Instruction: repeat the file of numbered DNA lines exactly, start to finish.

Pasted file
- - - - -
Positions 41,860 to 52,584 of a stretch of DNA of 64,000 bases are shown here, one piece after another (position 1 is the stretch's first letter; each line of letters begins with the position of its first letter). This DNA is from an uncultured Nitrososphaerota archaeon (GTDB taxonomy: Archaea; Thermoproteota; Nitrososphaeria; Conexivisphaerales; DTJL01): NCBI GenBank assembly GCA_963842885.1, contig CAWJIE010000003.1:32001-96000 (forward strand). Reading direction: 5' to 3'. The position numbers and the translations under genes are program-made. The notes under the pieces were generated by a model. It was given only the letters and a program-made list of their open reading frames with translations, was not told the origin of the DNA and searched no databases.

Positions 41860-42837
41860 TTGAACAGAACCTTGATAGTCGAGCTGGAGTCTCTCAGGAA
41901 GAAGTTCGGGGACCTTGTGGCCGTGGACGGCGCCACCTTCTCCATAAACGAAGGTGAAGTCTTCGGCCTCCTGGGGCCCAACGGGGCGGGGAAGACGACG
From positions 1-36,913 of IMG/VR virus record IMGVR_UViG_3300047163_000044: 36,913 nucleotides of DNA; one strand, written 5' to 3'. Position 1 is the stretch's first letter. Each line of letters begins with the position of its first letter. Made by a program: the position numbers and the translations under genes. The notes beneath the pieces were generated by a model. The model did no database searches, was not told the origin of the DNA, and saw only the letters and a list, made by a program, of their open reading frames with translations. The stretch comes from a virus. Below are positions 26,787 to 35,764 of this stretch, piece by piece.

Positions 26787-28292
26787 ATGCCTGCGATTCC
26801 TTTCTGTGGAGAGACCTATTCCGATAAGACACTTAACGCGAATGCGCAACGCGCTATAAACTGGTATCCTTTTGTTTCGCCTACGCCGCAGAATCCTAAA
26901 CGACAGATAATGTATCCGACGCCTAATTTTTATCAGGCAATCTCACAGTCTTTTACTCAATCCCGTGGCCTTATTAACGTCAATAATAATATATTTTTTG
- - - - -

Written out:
Positions 41,860 to 52,584 of a stretch of DNA of 64,000 bases are shown here, one piece after another (position 1 is the stretch's first letter; each line of letters begins with the position of its first letter). This DNA is from an uncultured Nitrososphaerota archaeon (GTDB taxonomy: Archaea; Thermoproteota; Nitrososphaeria; Conexivisphaerales; DTJL01): NCBI GenBank assembly GCA_963842885.1, contig CAWJIE010000003.1:32001-96000 (forward strand). Reading direction: 5' to 3'. The position numbers and the translations under genes are program-made. The notes under the pieces were generated by a model. It was given only the letters and a program-made list of their open reading frames with translations, was not told the origin of the DNA and searched no databases.

Positions 41860-42837
41860 TTGAACAGAACCTTGATAGTCGAGCTGGAGTCTCTCAGGAA
41901 GAAGTTCGGGGACCTTGTGGCCGTGGACGGCGCCACCTTCTCCATAAACGAAGGTGAAGTCTTCGGCCTCCTGGGGCCCAACGGGGCGGGGAAGACGACG
From positions 1-36,913 of IMG/VR virus record IMGVR_UViG_3300047163_000044: 36,913 nucleotides of DNA; one strand, written 5' to 3'. Position 1 is the stretch's first letter. Each line of letters begins with the position of its first letter. Made by a program: the position numbers and the translations under genes. The notes beneath the pieces were generated by a model. The model did no database searches, was not told the origin of the DNA, and saw only the letters and a list, made by a program, of their open reading frames with translations. The stretch comes from a virus. Below are positions 26,787 to 35,764 of this stretch, piece by piece.

Positions 26787-28292
26787 ATGCCTGCGATTCC
26801 TTTCTGTGGAGAGACCTATTCCGATAAGACACTTAACGCGAATGCGCAACGCGCTATAAACTGGTATCCTTTTGTTTCGCCTACGCCGCAGAATCCTAAA
26901 CGACAGATAATGTATCCGACGCCTAATTTTTATCAGGCAATCTCACAGTCTTTTACTCAATCCCGTGGCCTTATTAACGTCAATAATAATATATTTTTTG